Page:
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Rubies are deep red gems prized for their beauty and clarity. The name comes from "ruber," Latin for red. Rubies are considered to be one of the four precious gems, and are often used in jewelry. The birthstone for July is a ruby, and while rubies can be found anywhere, they are most often found in Indonesia, Africa and the Middle East. Rubies also have a variety of physical characteristics that set it apart.
Hardness and Chemical Compostion
Rubies have a hardness of 9.0 on the Mohs scale of mineral hardness because they are actually the gem form of the mineral corundum. Corundum is a crystalline form of aluminum oxide, which is one of the most durable minerals on earth. Corundum also produces sapphires. The chemical formula for a ruby is Al2O3, its specific gravity 3.9 - 4.1, and its refractive index 1.76 - 1.77.
Imperfections and Treatment
All rubies found naturally have imperfections in them, including color impurities and silk "needles." In fact, scientists rely on these needles to determine the authenticity of the gem. Although high-quality untreated rubies are sold for large sums, today most rubies are treated before setting and sale. This treatment dissolves the needle inclusions and produces a clearer, brighter stone.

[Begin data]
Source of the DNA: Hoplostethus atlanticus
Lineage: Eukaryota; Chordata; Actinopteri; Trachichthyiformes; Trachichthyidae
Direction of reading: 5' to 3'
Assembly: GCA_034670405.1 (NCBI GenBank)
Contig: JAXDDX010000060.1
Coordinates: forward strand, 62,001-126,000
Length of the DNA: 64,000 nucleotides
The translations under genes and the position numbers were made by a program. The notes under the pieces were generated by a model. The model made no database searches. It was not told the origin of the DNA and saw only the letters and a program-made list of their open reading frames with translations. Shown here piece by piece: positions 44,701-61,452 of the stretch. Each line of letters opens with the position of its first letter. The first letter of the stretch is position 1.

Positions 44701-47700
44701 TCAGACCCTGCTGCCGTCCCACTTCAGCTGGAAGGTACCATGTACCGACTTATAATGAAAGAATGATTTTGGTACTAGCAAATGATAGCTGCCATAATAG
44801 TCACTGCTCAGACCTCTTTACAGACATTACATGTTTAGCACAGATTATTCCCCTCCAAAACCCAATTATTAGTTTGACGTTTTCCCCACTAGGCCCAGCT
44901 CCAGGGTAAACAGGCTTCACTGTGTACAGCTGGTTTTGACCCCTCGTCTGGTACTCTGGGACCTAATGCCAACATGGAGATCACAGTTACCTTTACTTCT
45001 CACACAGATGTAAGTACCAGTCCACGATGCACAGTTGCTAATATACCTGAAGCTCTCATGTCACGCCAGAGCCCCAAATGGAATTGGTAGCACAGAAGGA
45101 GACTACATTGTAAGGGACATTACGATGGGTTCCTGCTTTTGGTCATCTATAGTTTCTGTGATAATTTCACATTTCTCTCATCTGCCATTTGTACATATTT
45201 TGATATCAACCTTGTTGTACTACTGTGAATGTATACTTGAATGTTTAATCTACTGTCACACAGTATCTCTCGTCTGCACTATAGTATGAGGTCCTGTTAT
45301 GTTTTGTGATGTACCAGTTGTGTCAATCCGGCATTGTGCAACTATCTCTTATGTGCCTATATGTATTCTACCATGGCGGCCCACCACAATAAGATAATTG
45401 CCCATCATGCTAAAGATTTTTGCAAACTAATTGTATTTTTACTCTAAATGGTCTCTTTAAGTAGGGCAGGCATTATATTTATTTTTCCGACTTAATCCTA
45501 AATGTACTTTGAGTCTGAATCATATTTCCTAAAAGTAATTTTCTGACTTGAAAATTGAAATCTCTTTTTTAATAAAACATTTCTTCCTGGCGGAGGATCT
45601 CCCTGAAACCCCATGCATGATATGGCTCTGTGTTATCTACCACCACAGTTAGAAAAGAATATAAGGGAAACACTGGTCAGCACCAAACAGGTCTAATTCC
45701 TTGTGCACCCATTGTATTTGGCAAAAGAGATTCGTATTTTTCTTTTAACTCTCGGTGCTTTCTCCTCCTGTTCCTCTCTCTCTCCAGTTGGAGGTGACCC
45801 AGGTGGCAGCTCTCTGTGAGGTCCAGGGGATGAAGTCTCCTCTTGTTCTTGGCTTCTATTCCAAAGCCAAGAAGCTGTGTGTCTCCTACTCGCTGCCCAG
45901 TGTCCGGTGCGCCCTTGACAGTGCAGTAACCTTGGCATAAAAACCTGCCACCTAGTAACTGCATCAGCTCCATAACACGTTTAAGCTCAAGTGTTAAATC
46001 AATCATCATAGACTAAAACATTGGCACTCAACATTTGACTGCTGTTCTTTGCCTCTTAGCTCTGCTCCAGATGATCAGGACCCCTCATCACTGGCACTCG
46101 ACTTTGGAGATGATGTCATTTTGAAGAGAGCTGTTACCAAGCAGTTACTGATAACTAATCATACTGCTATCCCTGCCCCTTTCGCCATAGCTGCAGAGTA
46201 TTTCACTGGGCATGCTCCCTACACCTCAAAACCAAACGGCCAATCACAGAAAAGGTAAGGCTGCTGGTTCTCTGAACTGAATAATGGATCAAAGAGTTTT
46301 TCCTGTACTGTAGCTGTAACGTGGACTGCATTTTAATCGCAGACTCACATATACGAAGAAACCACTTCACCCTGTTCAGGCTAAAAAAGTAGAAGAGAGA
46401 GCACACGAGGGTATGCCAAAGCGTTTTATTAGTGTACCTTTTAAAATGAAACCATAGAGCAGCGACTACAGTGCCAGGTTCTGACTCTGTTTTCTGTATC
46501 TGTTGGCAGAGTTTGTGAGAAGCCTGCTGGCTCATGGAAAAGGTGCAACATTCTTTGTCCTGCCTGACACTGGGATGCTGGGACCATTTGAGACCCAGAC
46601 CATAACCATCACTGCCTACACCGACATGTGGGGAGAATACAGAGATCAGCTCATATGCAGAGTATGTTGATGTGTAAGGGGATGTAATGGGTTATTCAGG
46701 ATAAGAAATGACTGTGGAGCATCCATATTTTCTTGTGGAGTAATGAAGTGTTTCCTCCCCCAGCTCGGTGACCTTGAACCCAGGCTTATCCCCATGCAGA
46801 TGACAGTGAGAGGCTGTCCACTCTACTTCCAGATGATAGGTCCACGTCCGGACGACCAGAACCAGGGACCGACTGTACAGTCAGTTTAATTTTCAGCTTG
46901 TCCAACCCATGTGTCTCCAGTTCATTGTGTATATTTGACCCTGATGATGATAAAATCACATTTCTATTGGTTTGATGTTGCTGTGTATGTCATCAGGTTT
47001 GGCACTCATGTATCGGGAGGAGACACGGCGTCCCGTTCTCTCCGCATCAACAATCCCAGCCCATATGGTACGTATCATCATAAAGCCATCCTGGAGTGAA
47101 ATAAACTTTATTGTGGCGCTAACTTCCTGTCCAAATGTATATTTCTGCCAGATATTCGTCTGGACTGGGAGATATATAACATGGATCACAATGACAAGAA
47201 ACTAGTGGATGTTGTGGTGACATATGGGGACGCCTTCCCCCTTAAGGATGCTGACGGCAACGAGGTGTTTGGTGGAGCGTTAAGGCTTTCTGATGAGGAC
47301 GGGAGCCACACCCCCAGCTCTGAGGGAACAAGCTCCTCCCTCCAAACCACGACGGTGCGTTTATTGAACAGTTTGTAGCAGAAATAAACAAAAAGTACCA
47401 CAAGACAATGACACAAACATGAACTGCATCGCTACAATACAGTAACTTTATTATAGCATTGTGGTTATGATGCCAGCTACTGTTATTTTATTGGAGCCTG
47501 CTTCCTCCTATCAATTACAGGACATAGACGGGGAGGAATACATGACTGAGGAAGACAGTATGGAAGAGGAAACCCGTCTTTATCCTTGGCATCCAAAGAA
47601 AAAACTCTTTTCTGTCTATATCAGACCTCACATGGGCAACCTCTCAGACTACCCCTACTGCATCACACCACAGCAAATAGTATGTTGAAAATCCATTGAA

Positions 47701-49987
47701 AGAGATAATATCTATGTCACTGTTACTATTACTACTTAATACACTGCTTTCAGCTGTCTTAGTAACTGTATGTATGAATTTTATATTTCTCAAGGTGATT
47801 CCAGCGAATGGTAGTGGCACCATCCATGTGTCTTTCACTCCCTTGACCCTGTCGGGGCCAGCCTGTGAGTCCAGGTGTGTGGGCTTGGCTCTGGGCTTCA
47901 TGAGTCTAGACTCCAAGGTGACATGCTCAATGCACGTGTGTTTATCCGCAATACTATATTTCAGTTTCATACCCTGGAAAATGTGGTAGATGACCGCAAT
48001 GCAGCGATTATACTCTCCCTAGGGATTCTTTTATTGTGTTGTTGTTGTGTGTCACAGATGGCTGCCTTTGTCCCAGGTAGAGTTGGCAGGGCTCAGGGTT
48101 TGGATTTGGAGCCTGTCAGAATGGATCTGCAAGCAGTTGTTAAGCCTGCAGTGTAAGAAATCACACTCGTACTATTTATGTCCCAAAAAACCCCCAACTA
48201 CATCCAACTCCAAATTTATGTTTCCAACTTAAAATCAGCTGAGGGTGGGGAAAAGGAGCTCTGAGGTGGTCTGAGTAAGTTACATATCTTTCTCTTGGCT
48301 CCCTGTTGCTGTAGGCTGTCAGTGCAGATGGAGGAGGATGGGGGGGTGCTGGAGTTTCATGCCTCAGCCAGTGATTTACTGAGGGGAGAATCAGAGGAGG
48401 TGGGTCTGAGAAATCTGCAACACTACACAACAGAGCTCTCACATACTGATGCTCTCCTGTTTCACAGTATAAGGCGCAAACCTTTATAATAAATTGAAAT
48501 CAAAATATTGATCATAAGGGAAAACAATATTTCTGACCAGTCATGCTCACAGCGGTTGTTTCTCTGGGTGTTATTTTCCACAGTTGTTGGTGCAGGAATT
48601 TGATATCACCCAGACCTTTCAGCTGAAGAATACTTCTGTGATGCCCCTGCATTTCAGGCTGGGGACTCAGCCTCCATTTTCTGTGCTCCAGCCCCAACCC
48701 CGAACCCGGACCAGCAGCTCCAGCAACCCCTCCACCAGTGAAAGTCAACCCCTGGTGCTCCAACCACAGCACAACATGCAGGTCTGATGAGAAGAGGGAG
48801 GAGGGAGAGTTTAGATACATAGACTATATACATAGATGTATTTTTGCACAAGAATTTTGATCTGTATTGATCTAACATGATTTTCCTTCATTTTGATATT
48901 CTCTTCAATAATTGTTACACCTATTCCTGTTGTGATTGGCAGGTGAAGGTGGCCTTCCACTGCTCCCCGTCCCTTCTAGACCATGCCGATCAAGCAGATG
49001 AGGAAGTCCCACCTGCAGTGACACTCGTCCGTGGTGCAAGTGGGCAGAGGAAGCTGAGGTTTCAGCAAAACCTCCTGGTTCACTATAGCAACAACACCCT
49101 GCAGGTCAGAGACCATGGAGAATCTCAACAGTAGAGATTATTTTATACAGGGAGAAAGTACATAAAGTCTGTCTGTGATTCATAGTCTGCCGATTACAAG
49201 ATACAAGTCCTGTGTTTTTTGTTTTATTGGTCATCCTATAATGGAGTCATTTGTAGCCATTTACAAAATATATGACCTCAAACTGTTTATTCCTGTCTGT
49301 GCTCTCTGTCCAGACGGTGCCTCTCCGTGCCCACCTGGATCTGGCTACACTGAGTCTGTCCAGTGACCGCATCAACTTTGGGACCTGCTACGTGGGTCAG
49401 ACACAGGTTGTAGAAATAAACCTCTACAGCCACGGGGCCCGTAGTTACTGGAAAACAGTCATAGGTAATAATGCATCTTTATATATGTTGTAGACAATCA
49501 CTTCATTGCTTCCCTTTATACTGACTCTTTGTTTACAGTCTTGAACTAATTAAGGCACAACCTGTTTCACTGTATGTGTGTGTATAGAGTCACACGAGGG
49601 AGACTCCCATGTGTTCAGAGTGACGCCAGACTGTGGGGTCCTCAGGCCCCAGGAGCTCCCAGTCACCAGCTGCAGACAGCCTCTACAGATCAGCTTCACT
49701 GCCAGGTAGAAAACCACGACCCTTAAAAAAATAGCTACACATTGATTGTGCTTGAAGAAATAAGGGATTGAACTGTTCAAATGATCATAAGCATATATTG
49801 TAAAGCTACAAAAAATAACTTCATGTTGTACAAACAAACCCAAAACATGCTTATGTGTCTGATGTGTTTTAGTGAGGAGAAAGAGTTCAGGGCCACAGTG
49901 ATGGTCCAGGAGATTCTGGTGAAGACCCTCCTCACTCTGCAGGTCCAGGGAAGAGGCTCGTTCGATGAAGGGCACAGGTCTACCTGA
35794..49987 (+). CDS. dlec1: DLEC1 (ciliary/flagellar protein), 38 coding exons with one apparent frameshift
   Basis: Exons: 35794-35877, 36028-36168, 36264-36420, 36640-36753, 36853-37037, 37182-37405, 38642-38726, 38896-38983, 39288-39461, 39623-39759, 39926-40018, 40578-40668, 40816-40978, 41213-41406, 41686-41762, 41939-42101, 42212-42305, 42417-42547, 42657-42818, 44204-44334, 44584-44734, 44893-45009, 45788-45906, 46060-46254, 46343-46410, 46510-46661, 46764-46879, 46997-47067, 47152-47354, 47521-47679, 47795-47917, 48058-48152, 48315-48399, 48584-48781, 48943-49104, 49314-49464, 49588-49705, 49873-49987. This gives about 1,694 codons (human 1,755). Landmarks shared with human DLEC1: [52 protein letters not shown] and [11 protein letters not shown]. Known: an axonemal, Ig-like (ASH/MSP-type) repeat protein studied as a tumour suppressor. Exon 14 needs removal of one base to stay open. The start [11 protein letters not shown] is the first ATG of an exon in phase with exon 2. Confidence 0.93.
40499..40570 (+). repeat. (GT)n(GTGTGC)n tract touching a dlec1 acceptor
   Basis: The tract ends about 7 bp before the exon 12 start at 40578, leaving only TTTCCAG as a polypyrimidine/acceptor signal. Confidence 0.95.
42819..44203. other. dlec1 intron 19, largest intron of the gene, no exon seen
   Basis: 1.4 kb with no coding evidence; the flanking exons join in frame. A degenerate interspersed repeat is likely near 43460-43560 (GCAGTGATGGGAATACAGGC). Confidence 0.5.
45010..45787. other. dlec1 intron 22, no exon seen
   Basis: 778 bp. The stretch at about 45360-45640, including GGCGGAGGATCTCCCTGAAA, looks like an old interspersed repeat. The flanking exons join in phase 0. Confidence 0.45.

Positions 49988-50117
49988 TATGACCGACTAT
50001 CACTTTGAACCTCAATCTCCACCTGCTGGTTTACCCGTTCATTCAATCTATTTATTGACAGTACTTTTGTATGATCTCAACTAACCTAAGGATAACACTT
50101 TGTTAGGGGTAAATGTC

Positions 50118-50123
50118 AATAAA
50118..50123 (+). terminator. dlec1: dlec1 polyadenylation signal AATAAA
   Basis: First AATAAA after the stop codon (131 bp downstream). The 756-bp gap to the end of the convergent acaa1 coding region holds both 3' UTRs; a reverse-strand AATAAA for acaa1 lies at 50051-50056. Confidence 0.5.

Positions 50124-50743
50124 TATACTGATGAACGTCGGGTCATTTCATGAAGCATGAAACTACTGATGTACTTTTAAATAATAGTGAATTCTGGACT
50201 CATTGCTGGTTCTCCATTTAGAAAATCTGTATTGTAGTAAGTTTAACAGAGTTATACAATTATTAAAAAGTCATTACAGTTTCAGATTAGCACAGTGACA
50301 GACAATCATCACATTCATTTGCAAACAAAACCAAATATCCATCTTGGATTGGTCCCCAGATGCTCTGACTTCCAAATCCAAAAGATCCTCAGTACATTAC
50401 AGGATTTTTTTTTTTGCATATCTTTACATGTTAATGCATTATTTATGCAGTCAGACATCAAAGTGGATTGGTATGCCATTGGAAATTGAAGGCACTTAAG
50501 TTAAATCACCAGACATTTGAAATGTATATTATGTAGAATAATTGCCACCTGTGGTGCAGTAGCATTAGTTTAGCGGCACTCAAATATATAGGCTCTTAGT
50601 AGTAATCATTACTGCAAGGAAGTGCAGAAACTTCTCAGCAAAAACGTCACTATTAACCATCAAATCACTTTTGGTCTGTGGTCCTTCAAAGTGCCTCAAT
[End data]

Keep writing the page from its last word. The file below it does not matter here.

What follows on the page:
Hue and Asterism
Rubies are, by definition, red. Trace amounts of the element chromium actually causes this red hue, but the type of red seen can vary. In general, the most prized shade of ruby is described as "pigeon blood red." However, rubies can also have secondary hues, including orange, purple, violet and pink.
Ruby sometimes displays a three-ray, six-point star. This phenomenon, called asterism, is caused by light reflecting off the ruby's natural rutile "needles," which are aligned along the facets of the crystal.
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